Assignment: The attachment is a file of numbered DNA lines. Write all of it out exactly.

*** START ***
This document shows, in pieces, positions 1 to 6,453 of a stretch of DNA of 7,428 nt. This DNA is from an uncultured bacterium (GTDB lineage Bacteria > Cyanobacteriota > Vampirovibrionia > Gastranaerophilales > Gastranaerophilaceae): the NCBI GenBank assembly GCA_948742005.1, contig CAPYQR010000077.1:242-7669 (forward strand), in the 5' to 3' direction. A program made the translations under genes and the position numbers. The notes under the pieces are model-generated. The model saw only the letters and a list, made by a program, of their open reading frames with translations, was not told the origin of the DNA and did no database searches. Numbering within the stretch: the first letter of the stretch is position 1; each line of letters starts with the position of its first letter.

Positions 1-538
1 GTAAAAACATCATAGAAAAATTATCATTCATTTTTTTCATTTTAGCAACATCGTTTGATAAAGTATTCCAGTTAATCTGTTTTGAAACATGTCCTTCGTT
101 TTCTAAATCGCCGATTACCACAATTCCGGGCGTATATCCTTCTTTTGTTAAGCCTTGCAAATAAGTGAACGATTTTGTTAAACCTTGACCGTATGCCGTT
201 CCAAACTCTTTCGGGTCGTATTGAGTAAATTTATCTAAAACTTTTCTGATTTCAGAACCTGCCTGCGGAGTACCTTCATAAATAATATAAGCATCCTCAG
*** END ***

This document shows, in pieces, positions 1 to 6,453 of a stretch of DNA of 7,428 nt. This DNA is from an uncultured bacterium (GTDB lineage Bacteria > Cyanobacteriota > Vampirovibrionia > Gastranaerophilales > Gastranaerophilaceae): the NCBI GenBank assembly GCA_948742005.1, contig CAPYQR010000077.1:242-7669 (forward strand), in the 5' to 3' direction. A program made the translations under genes and the position numbers. The notes under the pieces are model-generated. The model saw only the letters and a list, made by a program, of their open reading frames with translations, was not told the origin of the DNA and did no database searches. Numbering within the stretch: the first letter of the stretch is position 1; each line of letters starts with the position of its first letter.

Positions 1-538
1 GTAAAAACATCATAGAAAAATTATCATTCATTTTTTTCATTTTAGCAACATCGTTTGATAAAGTATTCCAGTTAATCTGTTTTGAAACATGTCCTTCGTT
101 TTCTAAATCGCCGATTACCACAATTCCGGGCGTATATCCTTCTTTTGTTAAGCCTTGCAAATAAGTGAACGATTTTGTTAAACCTTGACCGTATGCCGTT
201 CCAAACTCTTTCGGGTCGTATTGAGTAAATTTATCTAAAACTTTTCTGATTTCAGAACCTGCCTGCGGAGTACCTTCATAAATAATATAAGCATCCTCAG